New Delhi, June 1: Beijing has said it has the “political will” to solve the Sikkim dispute if India reciprocates with a better understanding of China’s security concerns.
The clarification is significant as it comes ahead of A.B. Vajpayee’s visit to China on June 22, the first by an Indian Prime Minister in a decade after P.V. Narasimha Rao’s tour in 1993.
China does not recognise Sikkim as an integral part of India though the state joined the Indian Union in 1975. Beijing felt strongly about Sikkim in the mid-1970s, but it is no longer an emotive issue between the two countries.
Recognition by Beijing now would have more of a symbolic value as it would convince sceptics on both sides that the leaderships were serious about forging strong bilateral ties, removing some of the “irritants” in the way.
The biggest “irritant” for India, perhaps, is China’s close relationship with Pakistan. Delhi has accused Beijing of playing a key role in secretly developing Islamabad’s nuclear and missile programmes, a charge that China denies.
“We want to have good and strong relations with both India and Pakistan. Our relations with the two countries are independent of each other,” a senior Chinese official said, showing no change in China’s policy towards Pakistan.
Referring to the current Indo-Pak peace initiative, the official said: “We want relations between India and Pakistan to improve. When the relations of these two countries become normal, India will stop feeling concerned about our relations with Pakistan.”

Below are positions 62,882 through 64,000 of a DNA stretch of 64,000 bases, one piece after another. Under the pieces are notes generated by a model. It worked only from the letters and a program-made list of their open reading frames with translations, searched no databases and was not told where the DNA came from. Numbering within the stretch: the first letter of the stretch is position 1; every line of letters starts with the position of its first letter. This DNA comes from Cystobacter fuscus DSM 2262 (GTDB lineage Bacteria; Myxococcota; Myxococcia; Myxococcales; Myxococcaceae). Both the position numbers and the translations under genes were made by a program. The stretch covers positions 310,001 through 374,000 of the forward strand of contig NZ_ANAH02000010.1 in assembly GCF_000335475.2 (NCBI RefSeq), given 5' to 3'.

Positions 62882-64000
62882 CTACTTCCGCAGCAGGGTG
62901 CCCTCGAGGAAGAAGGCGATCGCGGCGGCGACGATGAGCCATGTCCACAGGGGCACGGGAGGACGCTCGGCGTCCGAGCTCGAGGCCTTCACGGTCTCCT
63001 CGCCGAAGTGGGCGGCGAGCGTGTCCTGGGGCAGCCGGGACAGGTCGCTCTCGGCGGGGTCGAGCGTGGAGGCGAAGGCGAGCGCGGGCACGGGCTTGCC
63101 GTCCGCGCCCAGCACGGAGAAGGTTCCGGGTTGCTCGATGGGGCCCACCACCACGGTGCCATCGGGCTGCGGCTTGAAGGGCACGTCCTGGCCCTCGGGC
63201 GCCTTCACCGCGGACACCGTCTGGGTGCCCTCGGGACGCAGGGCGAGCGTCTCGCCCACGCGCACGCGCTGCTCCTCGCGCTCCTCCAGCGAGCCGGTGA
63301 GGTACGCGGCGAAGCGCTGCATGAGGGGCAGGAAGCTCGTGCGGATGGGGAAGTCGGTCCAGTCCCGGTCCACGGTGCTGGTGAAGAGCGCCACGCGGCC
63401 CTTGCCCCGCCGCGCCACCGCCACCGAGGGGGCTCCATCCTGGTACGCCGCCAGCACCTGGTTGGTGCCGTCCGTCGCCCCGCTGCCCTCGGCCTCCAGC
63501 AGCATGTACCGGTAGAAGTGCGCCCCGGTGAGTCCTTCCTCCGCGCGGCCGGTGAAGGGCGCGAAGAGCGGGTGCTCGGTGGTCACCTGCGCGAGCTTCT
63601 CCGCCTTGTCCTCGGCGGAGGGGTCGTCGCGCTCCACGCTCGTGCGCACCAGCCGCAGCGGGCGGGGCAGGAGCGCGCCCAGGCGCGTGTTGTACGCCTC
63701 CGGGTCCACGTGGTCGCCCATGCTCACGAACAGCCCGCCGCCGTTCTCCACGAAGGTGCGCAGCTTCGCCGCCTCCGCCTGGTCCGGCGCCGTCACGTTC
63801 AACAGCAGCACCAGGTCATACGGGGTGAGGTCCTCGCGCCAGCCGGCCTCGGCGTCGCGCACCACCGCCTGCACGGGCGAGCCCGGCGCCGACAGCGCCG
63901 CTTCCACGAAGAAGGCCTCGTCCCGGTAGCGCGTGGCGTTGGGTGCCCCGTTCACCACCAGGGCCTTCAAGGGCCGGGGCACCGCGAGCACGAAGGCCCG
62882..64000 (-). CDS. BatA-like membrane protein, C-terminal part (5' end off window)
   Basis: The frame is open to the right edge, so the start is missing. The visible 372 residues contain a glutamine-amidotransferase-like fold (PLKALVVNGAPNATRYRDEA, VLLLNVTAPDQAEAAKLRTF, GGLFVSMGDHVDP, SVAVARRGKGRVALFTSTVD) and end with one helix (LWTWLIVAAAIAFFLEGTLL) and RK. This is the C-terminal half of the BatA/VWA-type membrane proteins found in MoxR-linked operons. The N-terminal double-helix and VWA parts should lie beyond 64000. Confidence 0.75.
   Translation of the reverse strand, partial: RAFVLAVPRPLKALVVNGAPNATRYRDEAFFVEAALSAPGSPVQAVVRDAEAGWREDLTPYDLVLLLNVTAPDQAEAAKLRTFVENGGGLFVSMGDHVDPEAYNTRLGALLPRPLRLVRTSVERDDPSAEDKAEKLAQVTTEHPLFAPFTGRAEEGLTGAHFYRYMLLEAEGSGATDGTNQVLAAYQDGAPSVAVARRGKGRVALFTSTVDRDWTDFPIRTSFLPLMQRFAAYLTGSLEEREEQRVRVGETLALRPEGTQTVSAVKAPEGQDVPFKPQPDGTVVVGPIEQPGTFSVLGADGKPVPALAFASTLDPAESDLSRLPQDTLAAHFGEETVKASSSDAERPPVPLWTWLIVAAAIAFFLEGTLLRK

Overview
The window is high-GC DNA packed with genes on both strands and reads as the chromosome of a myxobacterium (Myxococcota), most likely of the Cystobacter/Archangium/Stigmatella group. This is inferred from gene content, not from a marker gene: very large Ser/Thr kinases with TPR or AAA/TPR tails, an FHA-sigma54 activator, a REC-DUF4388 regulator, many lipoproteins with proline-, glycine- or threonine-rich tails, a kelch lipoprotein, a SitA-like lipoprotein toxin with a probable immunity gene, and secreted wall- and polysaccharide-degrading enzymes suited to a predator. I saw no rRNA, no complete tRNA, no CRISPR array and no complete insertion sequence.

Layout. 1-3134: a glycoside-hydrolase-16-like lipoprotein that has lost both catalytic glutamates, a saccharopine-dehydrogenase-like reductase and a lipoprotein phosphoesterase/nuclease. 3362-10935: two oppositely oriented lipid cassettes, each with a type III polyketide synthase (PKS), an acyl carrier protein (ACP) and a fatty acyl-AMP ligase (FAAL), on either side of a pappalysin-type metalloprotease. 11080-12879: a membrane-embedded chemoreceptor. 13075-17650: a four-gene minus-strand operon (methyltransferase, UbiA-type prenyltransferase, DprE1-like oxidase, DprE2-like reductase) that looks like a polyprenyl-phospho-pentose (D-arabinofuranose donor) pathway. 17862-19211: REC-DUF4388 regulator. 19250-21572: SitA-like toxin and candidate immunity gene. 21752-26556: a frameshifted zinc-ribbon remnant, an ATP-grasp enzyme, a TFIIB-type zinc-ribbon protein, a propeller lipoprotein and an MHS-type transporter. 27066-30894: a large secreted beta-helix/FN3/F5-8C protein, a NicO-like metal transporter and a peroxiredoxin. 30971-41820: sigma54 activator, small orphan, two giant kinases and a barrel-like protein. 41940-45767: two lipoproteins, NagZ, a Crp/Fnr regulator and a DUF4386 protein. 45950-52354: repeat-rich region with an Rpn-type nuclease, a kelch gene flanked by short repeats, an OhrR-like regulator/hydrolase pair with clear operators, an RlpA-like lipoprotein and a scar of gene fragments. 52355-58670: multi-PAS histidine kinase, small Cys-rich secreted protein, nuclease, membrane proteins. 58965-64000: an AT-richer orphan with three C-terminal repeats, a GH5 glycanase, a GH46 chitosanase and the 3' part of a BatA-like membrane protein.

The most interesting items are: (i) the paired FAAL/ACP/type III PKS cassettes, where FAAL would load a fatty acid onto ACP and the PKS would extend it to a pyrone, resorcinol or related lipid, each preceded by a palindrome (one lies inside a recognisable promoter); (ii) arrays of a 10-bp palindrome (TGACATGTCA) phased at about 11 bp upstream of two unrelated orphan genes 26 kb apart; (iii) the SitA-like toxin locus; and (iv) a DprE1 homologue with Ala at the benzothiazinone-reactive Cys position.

Thus the clarification of China’s position on Sikkim is an attempt at paving the way for a successful visit by Vajpayee to Beijing.
Speaking at the Sindhu Darshan festival in Leh, deputy Prime Minister L.K. Advani indicated one point on the Prime Minister’s agenda, saying he would request Vajpayee to ask the Chinese leaders to permit Indian pilgrims to Kailash Mansarovar to travel along the Indus as it would considerably cut down the journey. The trip, which now takes 27 days, would then be only four days long.
China’s linking of Sikkim with its own security concerns is a hint to Delhi to come up with a reciprocal clarification on Tibet and Taiwan. India recognises Tibet as an “autonomous part of China” and follows a “one-China policy”, resulting in zero diplomatic relations with Taiwan. Interactions between Taipei and Delhi have been restricted to trade and economic cooperation.
A senior Chinese official said his country needed to prepare its domestic audience, particularly hardliners within the Communist party, if it was to recognise Sikkim as an integral part of India.
“We have to prepare the Chinese people for this and there are bound to be questions as to what India has agreed to give China in return for this gesture,” the official said. The indication was to Delhi’s stand on Tibet and Taiwan.